Virginia offered an amendment to the Confederacy, which the delegates studied.  The Annapolis convention—with very few deputies from a very few of the States—had recommended an important change that was not part of their commission; however, the public accepted it and twelve of the thirteen States made the change.  And Congress has assumed powers to solve problems, problems far less urgent than those faced by the convention.

Delegates knew that when an established government needs great changes, form must give way to substance. The people have the right to “abolish or alter their governments as to them shall seem most likely to effect their safety and happiness.”* Rigidly holding onto a specific form would make this nearly impossible.  People don’t spontaneously and universally move together towards their objectives.  Therefore, some informal and unauthorized proposals made by some patriotic, respectable citizens start changes.

The States first united against danger because people believe that they could plan for their safety and happiness.  Committees and congresses worked hard, defending the people’s rights.  Conventions established the State constitutions.  The only people who demanded that existing forms be followed were people who secretly wanted to block delegates from creating the constitutions.

As they wrote the new Constitution, delegates knew that it would be submitted to the people themselves.  If the people reject the plan, it will be destroyed forever.  Likewise, approval by the people overrides any irregularities in its formation.

The delegates might have realized that once trivial objections are settled, the question of whether they exceeded their authority would not be criticized, particularly if their recommendation met the national needs.

Judging the Delegates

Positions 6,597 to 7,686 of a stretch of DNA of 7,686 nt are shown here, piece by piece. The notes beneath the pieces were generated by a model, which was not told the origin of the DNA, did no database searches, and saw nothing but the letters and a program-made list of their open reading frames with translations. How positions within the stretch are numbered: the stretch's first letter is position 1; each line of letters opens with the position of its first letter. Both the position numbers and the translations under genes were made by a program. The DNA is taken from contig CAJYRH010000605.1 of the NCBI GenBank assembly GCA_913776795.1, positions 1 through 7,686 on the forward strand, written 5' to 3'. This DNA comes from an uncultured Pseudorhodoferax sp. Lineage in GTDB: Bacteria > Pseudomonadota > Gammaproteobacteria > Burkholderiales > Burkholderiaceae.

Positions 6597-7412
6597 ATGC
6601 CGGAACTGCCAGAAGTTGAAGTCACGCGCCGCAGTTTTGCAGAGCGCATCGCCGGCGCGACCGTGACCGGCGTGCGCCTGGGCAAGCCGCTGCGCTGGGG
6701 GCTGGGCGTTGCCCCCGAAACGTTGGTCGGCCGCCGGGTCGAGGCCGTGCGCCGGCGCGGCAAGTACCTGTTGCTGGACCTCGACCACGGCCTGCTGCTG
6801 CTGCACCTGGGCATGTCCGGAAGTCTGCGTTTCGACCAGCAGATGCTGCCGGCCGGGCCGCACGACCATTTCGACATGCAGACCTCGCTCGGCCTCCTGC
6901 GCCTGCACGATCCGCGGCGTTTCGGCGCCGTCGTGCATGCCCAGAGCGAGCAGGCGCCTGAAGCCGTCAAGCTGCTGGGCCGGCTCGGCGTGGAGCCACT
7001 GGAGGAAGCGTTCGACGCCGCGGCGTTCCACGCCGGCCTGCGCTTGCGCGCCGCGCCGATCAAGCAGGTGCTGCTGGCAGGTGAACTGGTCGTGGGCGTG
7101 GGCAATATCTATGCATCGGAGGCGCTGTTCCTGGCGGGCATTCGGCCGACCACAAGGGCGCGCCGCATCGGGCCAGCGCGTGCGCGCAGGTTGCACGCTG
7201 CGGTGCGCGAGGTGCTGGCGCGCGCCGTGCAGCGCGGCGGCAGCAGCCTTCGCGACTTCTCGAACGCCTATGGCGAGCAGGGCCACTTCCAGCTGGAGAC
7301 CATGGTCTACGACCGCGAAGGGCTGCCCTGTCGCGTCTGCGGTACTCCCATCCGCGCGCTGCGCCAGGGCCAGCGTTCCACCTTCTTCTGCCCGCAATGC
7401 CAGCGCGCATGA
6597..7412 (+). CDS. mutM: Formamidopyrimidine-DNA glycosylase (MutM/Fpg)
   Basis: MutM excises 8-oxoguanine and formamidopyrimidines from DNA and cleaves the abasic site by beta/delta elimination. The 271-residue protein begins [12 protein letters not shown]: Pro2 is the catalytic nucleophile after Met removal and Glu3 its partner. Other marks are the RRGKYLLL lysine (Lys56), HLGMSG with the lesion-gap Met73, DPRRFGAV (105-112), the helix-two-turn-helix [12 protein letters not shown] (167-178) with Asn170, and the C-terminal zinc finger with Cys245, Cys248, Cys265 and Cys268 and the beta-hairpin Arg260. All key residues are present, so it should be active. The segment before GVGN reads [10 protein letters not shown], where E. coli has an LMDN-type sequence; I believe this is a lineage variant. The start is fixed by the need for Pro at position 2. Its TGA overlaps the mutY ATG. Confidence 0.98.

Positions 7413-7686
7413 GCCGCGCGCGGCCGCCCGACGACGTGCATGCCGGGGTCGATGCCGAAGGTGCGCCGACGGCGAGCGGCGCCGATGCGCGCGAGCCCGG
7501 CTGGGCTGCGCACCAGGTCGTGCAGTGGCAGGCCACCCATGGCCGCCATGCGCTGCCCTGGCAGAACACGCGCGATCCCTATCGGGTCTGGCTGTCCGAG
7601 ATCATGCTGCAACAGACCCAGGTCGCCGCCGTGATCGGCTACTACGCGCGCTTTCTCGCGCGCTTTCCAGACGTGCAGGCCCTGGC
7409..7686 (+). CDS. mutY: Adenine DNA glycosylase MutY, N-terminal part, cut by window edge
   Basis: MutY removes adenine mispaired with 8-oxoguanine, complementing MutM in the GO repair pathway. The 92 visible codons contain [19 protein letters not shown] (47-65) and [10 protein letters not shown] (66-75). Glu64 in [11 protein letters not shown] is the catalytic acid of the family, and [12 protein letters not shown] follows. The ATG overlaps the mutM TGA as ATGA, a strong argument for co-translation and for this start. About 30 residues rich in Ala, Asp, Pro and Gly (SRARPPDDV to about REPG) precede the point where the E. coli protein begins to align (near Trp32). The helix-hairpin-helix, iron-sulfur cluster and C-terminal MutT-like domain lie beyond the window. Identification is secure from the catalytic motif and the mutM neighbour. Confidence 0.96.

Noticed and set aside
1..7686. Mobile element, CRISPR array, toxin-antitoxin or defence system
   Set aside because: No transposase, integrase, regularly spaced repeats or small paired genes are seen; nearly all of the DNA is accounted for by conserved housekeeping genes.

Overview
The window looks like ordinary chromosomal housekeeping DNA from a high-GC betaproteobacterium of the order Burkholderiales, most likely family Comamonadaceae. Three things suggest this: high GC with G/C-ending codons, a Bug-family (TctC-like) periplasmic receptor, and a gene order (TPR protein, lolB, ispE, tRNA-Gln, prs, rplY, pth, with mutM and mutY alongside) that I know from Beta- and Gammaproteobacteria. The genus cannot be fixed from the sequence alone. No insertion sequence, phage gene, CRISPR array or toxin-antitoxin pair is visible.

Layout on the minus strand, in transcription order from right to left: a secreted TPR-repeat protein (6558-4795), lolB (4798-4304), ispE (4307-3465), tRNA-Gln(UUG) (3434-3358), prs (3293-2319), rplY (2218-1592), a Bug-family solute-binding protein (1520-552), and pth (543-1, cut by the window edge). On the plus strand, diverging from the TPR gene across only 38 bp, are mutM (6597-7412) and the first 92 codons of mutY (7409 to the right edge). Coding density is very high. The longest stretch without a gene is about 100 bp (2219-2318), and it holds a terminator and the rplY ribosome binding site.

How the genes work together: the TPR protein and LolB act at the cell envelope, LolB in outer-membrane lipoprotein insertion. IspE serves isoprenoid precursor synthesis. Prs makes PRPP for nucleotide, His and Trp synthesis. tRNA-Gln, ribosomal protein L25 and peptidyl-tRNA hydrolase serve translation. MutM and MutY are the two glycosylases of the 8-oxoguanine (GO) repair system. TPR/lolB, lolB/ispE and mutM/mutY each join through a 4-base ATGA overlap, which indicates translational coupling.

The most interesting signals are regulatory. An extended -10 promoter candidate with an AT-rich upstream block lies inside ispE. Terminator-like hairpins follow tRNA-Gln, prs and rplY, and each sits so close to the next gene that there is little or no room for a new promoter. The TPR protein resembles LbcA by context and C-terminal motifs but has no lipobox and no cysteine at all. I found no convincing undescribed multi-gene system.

17   What if the convention hadn’t created a system that they felt could secure the country’s happiness?  What if they had coldly decided to disappoint the country’s deep hopes and sacrificed substance to form?  Their country would have faced the uncertainties of delay and the hazard of events.  Let me ask the rational patriot—how would the impartial world judge the convention?  How would the friends of mankind and every virtuous citizen judge the conduct and character of this assembly?

If there is a man who wants to condemn the delegates and the convention, how does he plan to punish the twelve States who usurped power by sending deputies to the convention?  How will he punish Congress, who recommended the appointment of this body?  Or punish the State of New York, which first urged and then complied with this unauthorized intervention?

Source of Good Advice Unimportant
18   To disarm the objectors, let’s agree for a moment that the convention was neither authorized by their commission nor justified by circumstances to propose a Constitution for their country.  Does it follow that the Constitution, for that reason alone, should be rejected?
If it is lawful to accept good advice from an enemy, shall we refuse advice when our friends offer it?  In all cases, the prudent inquiry shouldn’t be from whom the advice comes but whether the advice is good.

Convention Didn’t Exceed Authority
19   Opponents of the proposed Constitution say that the convention exceeded its power.  The only change was the ratification process, which is rarely mentioned by the objectors.  Otherwise, the charge has no foundation.

And if they did exceed their powers, they were not only justified but also required.  They were servants of their country, who used their liberty to fulfill their mission.
And finally, even if they violated both their powers and their duty in proposing a Constitution, it should be ratified, if it seems to meet the goals and promote the happiness of the people of America.  We are investigating whether this describes the Constitution.

*Declaration of Independence--PUBLIUS

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Mary E Webster


Federalist papers. What the Founding Fathers would have to say about current political issues based on the Federalist Papers, written to defend and promote ratification of our Constitution. Spent 4 years studying The Federalist Papers and re-writing them into easier-to-read English. My new edition was published in Spring, 1999: The Federalist Papers: In Modern Language/Indexed for Today`s Political Issues Other than the Federalist Papers, my knowledge of history is very limited.